Berlin-based Russian-Tunisian artist Nadia Kaabi-Linke’s work is rooted in history, but it comments on contemporary issues. Her second solo exhibition in Dubai, “Fahrenheit 311: Seven Legends of Machismo” features eight artworks that illustrate the diversity of her practice.
“Fahrenheit 311” refers to the melting point of testosterone, the hormone associated with “manly” characteristics and behaviour patterns. The artist chose this title because, despite being quite different in concept, media, materials and techniques used, all the works in the show are linked by the fact that they address myths about masculinity and macho culture.
The works deal with themes of war and heroism, destruction of the environment, elitism, gambling, ignorance and domestic violence, linking them to the seven deadly sins, and asking questions about the global meltdown caused by society’s mistaken perceptions about machismo.
“Activities that pollute the environment, war mongering, manipulating financial systems for personal greed, and exploitation of women — these are signs of weakness and should be criticised; but in our patriarchal society, where machismo is celebrated, these things are perceived as strengths. My works are all related to the consequences of this misplaced sense of masculine pride,” Kaabi-Linke says.
The centrepiece of the exhibition is a recent work titled “The Altarpiece”. The work is designed like a religious triptych with the back of the three panels gilded with 24 karat gold. On the three panels are prints the artist has taken of the bullet-ridden walls of a building in Berlin that has numerous historical associations. The work talks about the history of a real object as well as the object of history.
“This building was originally a bunker of the German Reich Railway, built by forced labour to shelter civilians during the Second World War. During the Cold War, it was used as a textile warehouse by the Red Army. Later it was a ‘banana bunker’ for storing fruit and then a venue for techno parties and art exhibitions. Today, it has been restructured and holds artworks of the Boros Collection. When the panels are folded, all you see is a golden square, resembling the logo of a German bank, which represents stability and prosperity.
“The image of a wall, clearly showing traces of destruction, is specifically related to the history of Berlin, but the work talks about the history of the world. It alludes to how, when we do not like a part of history, we close our eyes, or try to cover it up with golden doors. But the fact is that our present is linked to our past and it is important to look honestly at our past rather than ignoring it or trying to touch it up,” the artist says.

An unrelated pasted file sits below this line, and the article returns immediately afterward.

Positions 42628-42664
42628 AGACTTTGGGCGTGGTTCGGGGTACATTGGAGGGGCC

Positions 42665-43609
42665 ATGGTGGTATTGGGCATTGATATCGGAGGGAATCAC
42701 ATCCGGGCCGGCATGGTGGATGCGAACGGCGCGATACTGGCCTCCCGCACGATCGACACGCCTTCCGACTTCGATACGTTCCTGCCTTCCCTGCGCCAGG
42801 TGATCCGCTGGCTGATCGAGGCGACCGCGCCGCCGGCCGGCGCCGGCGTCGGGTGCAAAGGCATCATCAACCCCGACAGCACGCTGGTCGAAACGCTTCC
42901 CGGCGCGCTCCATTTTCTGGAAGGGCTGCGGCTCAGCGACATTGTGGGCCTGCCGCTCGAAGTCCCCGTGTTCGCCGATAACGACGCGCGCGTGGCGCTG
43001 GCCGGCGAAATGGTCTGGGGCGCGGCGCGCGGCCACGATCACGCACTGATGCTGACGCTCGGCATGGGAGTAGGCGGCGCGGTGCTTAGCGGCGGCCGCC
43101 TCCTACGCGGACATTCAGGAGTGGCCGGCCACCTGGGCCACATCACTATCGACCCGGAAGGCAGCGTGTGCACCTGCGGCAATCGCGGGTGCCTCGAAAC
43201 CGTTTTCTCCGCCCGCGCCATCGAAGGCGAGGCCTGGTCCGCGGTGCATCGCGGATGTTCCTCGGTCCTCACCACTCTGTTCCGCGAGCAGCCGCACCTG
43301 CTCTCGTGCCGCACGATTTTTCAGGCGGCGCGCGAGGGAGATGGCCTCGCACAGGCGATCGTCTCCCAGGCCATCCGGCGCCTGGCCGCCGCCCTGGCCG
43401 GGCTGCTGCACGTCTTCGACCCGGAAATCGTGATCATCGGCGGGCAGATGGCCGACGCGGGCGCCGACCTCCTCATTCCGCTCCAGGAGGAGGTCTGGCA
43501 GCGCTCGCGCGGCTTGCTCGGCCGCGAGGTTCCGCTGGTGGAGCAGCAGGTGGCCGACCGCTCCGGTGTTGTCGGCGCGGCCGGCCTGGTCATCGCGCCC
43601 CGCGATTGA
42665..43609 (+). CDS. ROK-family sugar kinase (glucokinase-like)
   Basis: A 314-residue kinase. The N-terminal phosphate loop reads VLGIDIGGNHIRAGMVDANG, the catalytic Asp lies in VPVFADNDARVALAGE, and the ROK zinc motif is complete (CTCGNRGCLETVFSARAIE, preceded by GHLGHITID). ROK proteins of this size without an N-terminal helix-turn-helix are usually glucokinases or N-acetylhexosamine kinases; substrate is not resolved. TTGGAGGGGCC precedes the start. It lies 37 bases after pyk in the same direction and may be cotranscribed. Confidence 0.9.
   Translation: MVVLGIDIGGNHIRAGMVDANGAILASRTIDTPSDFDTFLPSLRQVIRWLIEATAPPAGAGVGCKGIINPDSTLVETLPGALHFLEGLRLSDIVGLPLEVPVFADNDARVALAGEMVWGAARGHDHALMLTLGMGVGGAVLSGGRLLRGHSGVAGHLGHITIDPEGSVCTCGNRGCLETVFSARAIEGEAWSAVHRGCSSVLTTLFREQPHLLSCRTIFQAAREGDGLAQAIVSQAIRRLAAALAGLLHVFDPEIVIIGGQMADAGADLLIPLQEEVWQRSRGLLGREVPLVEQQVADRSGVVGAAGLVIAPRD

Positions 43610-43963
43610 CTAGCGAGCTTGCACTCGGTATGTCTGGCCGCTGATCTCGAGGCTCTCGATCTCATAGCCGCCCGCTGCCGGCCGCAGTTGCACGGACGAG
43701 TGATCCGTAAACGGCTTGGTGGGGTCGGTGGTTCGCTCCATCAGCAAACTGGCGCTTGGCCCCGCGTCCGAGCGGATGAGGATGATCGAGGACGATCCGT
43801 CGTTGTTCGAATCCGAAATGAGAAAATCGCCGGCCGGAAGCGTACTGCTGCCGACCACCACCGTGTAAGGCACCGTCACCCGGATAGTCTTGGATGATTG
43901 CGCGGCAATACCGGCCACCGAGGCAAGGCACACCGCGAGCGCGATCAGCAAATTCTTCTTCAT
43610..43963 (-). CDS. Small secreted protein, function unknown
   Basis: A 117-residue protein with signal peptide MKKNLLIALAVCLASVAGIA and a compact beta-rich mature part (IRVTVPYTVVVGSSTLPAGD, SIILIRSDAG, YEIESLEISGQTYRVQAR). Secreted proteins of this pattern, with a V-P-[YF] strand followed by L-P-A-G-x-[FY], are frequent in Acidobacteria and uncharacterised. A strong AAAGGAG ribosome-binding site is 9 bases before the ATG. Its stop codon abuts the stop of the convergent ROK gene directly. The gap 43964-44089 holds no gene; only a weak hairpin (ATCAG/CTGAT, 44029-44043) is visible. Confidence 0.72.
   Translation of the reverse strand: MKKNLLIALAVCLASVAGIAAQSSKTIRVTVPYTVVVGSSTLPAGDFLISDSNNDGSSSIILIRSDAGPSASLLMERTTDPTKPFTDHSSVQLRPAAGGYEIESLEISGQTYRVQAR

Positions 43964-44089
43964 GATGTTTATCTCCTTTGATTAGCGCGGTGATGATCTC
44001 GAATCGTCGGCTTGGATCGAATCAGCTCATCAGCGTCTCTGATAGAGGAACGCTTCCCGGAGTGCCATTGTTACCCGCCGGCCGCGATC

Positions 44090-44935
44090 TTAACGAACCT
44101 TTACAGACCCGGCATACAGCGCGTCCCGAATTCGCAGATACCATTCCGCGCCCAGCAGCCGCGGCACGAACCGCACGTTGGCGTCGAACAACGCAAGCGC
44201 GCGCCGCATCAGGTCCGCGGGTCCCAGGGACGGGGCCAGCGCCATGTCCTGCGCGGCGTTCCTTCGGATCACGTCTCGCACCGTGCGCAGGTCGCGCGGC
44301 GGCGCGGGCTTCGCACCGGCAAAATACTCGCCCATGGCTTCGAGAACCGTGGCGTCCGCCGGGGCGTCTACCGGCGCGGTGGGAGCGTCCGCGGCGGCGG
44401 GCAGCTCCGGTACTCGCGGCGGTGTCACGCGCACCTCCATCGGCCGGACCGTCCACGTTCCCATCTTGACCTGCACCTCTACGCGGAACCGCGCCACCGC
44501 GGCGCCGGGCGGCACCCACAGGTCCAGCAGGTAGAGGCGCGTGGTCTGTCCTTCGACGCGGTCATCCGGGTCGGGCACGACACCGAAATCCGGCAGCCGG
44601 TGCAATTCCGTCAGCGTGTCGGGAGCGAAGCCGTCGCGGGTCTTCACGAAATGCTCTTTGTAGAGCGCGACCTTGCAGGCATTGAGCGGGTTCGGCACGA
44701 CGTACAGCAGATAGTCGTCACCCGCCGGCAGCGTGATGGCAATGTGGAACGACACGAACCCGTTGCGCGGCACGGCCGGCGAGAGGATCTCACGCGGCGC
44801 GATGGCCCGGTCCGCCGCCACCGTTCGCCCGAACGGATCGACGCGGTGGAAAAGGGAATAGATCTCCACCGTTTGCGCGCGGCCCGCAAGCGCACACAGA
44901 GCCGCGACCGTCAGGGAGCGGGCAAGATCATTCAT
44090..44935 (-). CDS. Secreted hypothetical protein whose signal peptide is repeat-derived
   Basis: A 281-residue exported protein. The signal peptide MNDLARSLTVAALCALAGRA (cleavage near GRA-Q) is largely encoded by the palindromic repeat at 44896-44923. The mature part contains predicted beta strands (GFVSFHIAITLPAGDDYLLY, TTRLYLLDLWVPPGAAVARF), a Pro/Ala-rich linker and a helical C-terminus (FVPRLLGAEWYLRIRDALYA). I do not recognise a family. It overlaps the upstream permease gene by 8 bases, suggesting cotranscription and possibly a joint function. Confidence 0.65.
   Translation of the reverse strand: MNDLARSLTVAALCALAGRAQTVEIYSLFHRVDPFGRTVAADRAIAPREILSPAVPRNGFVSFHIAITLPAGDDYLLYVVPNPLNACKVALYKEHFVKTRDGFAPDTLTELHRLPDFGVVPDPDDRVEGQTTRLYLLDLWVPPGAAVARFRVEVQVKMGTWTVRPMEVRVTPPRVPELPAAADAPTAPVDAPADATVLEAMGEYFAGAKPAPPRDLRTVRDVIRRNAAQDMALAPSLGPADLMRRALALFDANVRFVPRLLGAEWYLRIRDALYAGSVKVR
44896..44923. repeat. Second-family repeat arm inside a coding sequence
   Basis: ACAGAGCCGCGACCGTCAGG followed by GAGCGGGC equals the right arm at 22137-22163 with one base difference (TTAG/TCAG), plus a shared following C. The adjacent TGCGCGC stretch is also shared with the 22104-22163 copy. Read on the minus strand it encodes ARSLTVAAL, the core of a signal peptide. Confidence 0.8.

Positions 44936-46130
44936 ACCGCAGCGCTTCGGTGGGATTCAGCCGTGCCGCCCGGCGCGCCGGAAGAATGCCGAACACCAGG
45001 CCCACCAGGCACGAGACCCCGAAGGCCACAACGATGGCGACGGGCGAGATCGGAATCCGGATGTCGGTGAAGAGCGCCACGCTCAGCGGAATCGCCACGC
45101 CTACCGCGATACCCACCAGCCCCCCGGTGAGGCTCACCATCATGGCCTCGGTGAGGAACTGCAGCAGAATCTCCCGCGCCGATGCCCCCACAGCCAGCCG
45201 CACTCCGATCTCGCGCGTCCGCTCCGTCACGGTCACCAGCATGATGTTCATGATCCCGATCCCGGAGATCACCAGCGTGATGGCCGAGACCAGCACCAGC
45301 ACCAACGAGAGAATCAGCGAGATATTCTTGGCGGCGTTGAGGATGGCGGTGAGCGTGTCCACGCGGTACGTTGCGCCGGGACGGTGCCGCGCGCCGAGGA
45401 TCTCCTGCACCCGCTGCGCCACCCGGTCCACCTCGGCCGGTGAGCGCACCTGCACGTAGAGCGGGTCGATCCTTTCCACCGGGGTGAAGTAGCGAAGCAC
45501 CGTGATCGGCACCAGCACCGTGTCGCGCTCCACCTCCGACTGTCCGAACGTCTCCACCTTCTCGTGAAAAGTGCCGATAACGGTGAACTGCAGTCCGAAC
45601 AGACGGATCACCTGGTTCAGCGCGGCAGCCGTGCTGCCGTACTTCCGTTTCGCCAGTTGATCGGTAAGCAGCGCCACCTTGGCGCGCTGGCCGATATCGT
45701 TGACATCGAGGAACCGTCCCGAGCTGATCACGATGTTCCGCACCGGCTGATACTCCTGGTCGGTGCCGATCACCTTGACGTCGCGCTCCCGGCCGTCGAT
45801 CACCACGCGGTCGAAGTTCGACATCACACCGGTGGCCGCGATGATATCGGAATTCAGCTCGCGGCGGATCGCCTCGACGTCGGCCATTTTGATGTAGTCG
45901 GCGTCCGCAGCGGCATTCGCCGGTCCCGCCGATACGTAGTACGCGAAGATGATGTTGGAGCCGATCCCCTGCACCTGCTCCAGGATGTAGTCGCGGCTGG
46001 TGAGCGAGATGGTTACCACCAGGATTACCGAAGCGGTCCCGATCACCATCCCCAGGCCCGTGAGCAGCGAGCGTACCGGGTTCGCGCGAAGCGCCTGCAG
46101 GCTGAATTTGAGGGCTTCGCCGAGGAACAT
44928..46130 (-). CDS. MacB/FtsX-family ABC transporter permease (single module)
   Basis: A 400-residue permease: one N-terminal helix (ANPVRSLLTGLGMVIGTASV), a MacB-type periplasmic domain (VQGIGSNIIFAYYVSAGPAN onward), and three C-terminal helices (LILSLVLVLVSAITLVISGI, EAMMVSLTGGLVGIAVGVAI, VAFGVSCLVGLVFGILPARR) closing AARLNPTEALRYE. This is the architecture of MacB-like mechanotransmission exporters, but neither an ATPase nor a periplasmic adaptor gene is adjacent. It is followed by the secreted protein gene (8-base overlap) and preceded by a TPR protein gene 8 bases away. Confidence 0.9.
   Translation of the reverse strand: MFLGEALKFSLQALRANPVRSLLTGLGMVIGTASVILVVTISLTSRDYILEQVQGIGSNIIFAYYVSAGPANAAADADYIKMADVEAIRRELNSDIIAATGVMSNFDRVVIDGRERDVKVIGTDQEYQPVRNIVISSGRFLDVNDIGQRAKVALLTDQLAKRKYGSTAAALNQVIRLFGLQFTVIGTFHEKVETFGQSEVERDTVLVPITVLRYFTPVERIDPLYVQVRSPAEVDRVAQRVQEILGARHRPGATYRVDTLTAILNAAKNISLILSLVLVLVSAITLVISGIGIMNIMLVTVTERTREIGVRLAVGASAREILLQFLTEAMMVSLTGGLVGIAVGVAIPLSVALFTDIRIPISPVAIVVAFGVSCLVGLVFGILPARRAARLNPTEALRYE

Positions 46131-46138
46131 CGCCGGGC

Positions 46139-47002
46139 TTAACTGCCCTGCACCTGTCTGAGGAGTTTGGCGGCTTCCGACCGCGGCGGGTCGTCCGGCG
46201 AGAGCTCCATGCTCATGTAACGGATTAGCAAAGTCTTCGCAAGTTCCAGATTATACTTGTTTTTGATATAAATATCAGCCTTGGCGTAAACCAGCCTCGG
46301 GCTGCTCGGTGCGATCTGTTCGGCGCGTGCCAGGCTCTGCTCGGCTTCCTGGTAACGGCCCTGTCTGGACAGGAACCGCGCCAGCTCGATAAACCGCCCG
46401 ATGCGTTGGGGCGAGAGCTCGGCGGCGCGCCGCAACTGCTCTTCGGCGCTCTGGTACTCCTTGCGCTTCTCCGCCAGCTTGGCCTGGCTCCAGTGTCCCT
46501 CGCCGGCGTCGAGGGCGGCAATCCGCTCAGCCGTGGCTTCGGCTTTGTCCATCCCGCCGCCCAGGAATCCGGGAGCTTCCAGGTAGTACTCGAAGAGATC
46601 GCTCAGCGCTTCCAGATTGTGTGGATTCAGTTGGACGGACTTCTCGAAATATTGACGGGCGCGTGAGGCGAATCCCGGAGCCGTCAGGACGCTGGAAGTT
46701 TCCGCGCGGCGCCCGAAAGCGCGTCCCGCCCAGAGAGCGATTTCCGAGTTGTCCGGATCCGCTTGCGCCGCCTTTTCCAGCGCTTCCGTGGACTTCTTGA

This work, Kaabi-Linke adds, links the wounds inflicted on buildings during war to the stigmata of Christ, appropriating the role of altarpieces in narrating the history of Christianity, to narrate the history of Germany and Europe. “The altarpiece is thus a metaphor for the eternal conservation of vanishing historical traces, and cultural and political strategies to cover up the past.”
The artist has used different materials and methods to talk about war and the way we preserve memories of the past in “Tunisian American”. The work is a wall installation featuring 400 flacons (glass bottles in which kohl is sold in Tunisia) filled with soil and neatly arranged on wooden shelves.
“These flacons contain soil from the graves of American soldiers who died in North Africa during the Second World War. They highlight the fact that these soldiers died far away from home fighting a war in a country that had nothing to do with the war; and that ‘memorials’ to fallen ‘heroes’ lie forgotten in various places around the world,” the artist says.
In “Impunities London Originals”, Kaabi-Linke looks at the manifestation of machismo in the form of domestic violence. “During a residency in London in 2012, I interacted with several victims of domestic violence and they allowed me to take prints of the wounds on their bodies. This work is about violence which is hidden by the silence around it. This is a global problem, and I used forensic techniques to take the prints to highlight the lack of official investigations in such cases. I have used laser to engrave on glass the scars and words from my conversations with these women. The words represent the invisible psychological scars that can hurt even more than physical ones; and I used engraving, which is a technique used for making trophies, which represent something society is proud of, to show something that it should be ashamed of,” the artist says.
In three related works, the artist has carefully filled the bubbles in sheets of bubble wrap with materials such as cement, Tunisian sand and pollen grains that explode under pressure. The work speaks about the weak, but seemingly strong financial bubble; about the erosion of North African shores caused by unregulated sand mining by the construction industry; about war and the profits made from selling weapons that take many innocent lives; and about sexual dominance and the pressures of modern life.
Other works in the exhibition include “A Short History of Salt and Sun”, featuring wall prints signifying the decay and failure of the Tunisian tourism industry; and a series of drawings of the financial district in London that comment on the opacity of the institutions housed in transparent glass buildings; and the multiple constructs of reality based on diverse individual perspectives.
Jyoti Kalsi is an arts enthusiast based in Dubai.
“Fahrenheit 311: Seven Legends of Machismo” will run at Lawrie Shabibi gallery, Al Quoz until May 14.